by Marion Marks
Habits become ingrained as the result of repetitive patterns reinforced by positive signals. Students succeed most easily when instructors, mentors or peers provide praise or rewards that psychologists compare to Pavlov’s dog experiments. The public reaction to political actions or “pandering” is often quite the same.
Louisiana’s “Election from Hell” as Charles M. Blow labels it was clearly a Pavlov occasion for Louisiana citizens, because “Voting for the Crook” became the only viable option for people with a conscience. The ease with which Republicans lined up behind an avowed Nazi shocked those who were students of political history in the state. And the divisive camps too closely resembled what later was described in the New York Times, “Duke remains a window into some of the murkier currents in the state’s politics”.
Repeating the word “Encouragement” is a simple way of training voters to understand the ease with which we often drift back and forth when there is no ingrained sense of right and wrong in specific issues. Failing to have that moral compass that becomes necessary when we define ourselves too easily as “Democrat” or “Republican” in a two-party state is made more difficult when both parties and candidates are as flawed as the current crop.
Charles Blow summarized the choice voters have succinctly with his label of Trump as the candidate who “has given his Republican supporters permission to vocalize their anti-otherness rage, and that will not easily be undone.” Louisiana suffered the fate in 2014 of a Duke-type choice and we are paying dearly, though it was not as clear a choice at the time.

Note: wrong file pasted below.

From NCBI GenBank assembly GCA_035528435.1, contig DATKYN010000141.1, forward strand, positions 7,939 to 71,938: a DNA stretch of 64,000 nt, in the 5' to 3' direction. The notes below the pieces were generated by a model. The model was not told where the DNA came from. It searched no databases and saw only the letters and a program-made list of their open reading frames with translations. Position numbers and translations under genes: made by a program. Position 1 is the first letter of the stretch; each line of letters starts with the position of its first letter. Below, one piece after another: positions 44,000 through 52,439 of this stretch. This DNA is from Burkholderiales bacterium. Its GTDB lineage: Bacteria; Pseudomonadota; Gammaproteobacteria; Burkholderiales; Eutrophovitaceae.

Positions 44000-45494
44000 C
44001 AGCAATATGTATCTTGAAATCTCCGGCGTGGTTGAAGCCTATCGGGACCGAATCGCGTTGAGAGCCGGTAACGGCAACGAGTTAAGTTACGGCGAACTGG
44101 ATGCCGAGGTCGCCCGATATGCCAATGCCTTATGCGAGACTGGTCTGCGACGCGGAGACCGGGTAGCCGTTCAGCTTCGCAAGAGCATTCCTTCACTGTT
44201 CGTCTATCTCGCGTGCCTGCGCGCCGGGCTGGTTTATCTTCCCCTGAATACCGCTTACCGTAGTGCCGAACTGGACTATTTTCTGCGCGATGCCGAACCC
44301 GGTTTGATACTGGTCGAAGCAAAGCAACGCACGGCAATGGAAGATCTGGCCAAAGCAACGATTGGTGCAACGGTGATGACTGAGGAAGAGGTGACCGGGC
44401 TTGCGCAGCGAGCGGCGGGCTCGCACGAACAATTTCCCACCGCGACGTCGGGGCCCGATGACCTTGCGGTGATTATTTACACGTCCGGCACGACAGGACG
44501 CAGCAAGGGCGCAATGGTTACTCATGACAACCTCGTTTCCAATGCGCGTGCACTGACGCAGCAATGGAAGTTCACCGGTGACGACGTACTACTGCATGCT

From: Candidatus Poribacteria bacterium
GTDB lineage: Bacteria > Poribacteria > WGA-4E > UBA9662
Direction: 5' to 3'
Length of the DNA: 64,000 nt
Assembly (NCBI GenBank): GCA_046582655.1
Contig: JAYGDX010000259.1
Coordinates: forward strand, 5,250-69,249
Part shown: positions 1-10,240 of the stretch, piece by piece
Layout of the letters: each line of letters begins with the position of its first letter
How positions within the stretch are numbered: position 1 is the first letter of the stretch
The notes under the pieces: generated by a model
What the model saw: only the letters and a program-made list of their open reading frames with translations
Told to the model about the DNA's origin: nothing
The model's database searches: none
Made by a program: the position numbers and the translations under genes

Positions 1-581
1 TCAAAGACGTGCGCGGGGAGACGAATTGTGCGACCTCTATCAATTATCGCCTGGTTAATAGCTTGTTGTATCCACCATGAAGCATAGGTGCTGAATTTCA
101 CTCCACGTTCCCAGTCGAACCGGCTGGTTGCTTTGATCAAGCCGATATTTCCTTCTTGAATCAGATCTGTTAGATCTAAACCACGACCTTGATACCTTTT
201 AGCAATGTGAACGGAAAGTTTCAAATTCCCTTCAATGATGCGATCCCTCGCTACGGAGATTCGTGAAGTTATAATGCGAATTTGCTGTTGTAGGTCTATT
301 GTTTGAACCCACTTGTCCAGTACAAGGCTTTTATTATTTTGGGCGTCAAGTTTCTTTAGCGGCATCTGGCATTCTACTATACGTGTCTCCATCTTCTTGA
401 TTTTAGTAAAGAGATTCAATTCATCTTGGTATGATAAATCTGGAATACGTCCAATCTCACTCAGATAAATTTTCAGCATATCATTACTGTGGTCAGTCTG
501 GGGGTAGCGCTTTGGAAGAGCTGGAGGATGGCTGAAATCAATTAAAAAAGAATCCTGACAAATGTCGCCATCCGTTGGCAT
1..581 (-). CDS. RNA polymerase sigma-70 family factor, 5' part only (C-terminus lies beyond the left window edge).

Sadly, the ease with which Trump changes positions, often taking diametrically opposed ones in a single day, also makes it easy for supporters to no longer to deeply question their decision to vote against “the Crook.” It takes far more moral courage to chose against apparent self-interests and the momentum of a crowd than standing back and weighing the depths of all that is at stake in the election.
Fortunately we have a longer time to investigate and attempt to uncover more facts before November’s election. But this will require far more anguish and pain for voters who still have the stomach for the journey.
I particularly appreciate Blow’s summation in describing our Louisiana heritage, as it is culturally and socially accurate. “As a Louisiana boy experiencing a confounding sense of déjà vu, let me assure you: There is no way to un-cook the gumbo.”